Cross-Sectional and Longitudinal Weights in the Annual Survey of Hours and Earnings (ASHE)

Recording available here.

Join the Wage and Employment Dynamics team for an overview of new alternative weights developed for the Annual Survey of Hours and Earnings (ASHE).

About this event

The Wage and Employment Dynamics project, funded by ADR UK, is linking data from various official surveys and administrative datasets, with the objective of providing new insights into the dynamics of earnings and employment in the UK. At the heart of this work is the Office for National Statistics’ Annual Survey of Hours and Earnings (ASHE), which forms a critical source of information on the earnings of employees in the UK.

In this webinar, the WED team will explain two new sets of alternative weights developed for the ASHE.

The first is an alternative set of cross-sectional weights. Weights are provided with the existing ASHE dataset, enabling it to be representative of employees by gender, age, occupation and region. However, while the ASHE is based on a sample of employee jobs, the survey is completed by employers. We explore the characteristics of employers responding to ASHE, and find that certain types of organisations are over or under-represented in the achieved sample. We develop an adjusted set of cross-sectional weights that reduce these biases.

The second is a set of longitudinal weights for users wishing to analyse the ASHE data across adjacent years. Records within ASHE are linkable longitudinally, and it is often assumed that the panel sample is free of any attrition biases. We explore the validity of this assumption by comparing rates of year-on-year sample retention in ASHE with rates of employment retention estimated from a reference dataset (the Longitudinal Annual Population Survey). We find systematic patterns of longitudinal attrition in ASHE, which have the potential to introduce bias into longitudinal analyses of these data. In response, we construct longitudinal weights that correct for estimated attrition biases over adjacent years in ASHE.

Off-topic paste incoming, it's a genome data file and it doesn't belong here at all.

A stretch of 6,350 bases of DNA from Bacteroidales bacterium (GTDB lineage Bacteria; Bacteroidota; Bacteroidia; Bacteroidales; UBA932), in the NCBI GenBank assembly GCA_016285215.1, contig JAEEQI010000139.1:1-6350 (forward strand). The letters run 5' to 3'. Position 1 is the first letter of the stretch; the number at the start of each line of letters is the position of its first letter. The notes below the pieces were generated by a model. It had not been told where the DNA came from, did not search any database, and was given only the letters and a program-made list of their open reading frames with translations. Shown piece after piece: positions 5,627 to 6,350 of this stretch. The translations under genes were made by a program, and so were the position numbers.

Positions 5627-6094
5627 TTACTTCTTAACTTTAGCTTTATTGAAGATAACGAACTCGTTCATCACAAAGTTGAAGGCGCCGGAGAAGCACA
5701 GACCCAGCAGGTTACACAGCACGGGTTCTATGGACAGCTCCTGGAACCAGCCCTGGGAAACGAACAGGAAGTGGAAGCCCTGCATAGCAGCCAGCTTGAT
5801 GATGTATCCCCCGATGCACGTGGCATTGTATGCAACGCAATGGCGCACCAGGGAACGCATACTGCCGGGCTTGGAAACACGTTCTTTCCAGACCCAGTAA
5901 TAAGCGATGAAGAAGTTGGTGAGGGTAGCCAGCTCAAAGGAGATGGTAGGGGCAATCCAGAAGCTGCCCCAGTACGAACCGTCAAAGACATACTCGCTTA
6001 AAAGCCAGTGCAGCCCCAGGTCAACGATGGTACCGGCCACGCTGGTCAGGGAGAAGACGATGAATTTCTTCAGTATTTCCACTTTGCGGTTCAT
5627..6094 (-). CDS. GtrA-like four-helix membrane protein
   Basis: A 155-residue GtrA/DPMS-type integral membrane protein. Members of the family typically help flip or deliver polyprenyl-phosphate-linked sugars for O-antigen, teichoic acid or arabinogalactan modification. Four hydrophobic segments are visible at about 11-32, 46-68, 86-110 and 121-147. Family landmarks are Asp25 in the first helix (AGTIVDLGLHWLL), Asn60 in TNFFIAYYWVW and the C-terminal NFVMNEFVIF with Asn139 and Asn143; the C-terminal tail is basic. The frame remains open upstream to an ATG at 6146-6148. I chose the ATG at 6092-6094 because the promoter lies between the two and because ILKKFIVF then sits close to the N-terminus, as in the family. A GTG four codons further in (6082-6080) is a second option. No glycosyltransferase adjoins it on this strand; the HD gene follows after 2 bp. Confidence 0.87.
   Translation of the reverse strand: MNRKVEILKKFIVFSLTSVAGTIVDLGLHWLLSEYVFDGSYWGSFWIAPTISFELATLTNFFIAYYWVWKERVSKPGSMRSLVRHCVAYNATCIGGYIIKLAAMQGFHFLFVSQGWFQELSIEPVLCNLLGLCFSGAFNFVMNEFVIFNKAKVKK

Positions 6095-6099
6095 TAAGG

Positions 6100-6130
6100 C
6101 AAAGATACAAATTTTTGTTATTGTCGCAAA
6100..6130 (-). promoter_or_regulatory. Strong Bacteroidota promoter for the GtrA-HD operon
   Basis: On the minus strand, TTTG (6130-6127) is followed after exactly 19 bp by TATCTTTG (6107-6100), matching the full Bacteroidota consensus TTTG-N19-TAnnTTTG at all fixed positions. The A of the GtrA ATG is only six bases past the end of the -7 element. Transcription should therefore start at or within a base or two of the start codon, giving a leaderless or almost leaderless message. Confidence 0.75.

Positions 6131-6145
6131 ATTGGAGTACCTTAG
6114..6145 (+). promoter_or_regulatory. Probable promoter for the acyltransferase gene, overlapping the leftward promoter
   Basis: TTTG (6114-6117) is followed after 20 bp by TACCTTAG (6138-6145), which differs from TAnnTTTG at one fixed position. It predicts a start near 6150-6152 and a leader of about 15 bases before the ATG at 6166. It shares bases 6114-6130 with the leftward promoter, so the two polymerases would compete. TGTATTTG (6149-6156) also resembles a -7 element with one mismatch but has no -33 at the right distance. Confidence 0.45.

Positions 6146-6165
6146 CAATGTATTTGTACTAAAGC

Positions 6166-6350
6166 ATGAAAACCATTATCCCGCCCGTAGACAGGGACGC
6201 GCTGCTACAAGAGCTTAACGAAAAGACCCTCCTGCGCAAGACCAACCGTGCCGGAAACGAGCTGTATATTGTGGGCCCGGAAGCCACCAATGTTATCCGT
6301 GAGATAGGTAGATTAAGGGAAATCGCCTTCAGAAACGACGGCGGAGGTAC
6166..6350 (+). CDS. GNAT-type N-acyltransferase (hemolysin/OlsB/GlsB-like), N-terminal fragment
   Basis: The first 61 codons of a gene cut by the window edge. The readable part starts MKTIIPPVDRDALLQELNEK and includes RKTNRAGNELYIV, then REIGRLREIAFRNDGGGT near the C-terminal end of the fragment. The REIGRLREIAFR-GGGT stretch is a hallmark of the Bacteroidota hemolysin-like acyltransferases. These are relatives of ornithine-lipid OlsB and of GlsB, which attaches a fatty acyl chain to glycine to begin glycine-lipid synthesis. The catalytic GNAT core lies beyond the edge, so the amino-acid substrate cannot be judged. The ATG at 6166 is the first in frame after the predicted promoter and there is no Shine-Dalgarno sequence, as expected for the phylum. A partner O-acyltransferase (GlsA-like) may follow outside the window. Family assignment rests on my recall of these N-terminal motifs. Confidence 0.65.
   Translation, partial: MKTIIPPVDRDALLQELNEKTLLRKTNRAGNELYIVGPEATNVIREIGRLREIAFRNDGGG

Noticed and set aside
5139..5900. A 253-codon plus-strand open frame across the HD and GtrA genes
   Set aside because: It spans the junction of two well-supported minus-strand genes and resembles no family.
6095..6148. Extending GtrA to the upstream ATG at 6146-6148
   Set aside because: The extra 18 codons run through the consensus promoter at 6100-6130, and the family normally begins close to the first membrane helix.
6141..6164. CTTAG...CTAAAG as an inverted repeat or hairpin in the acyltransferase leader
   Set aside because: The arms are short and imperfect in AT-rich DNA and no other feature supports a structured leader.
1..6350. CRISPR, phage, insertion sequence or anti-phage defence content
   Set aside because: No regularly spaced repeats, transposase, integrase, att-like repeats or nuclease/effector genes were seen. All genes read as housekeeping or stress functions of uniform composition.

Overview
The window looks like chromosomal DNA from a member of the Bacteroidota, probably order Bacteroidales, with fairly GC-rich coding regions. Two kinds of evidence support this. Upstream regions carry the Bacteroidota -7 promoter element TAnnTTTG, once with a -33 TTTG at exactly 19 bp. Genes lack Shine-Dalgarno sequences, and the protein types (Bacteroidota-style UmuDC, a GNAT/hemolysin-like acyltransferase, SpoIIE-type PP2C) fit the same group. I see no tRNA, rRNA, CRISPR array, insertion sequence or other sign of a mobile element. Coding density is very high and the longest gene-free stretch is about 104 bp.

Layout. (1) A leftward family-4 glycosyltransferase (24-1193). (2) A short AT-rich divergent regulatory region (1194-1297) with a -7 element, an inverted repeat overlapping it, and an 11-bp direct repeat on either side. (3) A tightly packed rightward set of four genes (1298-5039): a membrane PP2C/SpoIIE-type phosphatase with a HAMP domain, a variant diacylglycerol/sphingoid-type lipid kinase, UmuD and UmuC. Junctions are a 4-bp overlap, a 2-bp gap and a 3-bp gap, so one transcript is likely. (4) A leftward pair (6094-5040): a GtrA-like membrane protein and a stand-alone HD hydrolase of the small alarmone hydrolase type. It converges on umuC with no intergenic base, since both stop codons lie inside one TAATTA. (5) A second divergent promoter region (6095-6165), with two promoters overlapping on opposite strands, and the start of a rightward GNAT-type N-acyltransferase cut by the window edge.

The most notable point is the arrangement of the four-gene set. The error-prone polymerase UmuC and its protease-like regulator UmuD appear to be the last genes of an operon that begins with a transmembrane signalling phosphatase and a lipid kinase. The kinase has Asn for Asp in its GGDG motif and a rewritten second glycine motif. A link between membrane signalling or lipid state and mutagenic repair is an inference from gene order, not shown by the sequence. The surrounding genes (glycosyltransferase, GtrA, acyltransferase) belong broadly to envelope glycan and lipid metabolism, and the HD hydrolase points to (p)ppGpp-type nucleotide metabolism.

The webinar will consist of two 15-minute presentations, focusing on the cross-sectional and longitudinal weights respectively, followed by 15 minutes for questions and discussion.

The webinar is likely to be of interest to both existing and new users of the ASHE data.


Adding Employee Characteristics to the Annual Survey of Hours and Earnings (ASHE) using the 2011 Census

Join the Wage and Employment Dynamics team for an introduction to a new dataset that expands the set of personal characteristics observed for employees in the Annual Survey of Hours and Earnings (ASHE) via record linkage with the 2011 Census for England and Wales.

About this event

The Wage and Employment Dynamics project, funded by ADR UK, is linking data from various official surveys and administrative datasets, with the objective of providing new insights into the dynamics of earnings and employment in the UK. At the heart of this work is the Office for National Statistics’ Annual Survey of Hours and Earnings (ASHE), which forms a critical source of information on the earnings of employees in the UK.

In this webinar, the WED team will explain the results of work to link individual records in ASHE with individual records in the 2011 Census for England and Wales. Where a link has been established, it has been possible for ASHE to incorporate employee-level data from the 2011 Census on a range of personal characteristics, including the employee’s educational qualifications, country of birth, ethnicity, religion, and disability status. These Census data items are available for the matched individual in any year that they appear in ASHE. The linked dataset is being made available to researchers via the ONS Secure Research Service and provides opportunities for new research on issues such as the returns to education and wage inequality.

The webinar will provide researchers with an overview of the linkage process and linkage outcomes. It will also describe the weights that have been constructed to account for linkage biases, and explain how potential users can gain access to the linked data.

The webinar will consist of one 25-minute presentation, followed by 20 minutes for questions and discussion.

The webinar is likely to be of interest to both existing and new users of the ASHE data.

The session will be led by WED research team members:

  • John Forth, Senior Lecturer in Human Resource Management, Bayes Business School
  • Van Phan, Research Associate, University of the West of England

When: Tuesday 21 June 2022

Time: 13:00 – 13:45

Where: Online event

Cost: Free

Recording available here.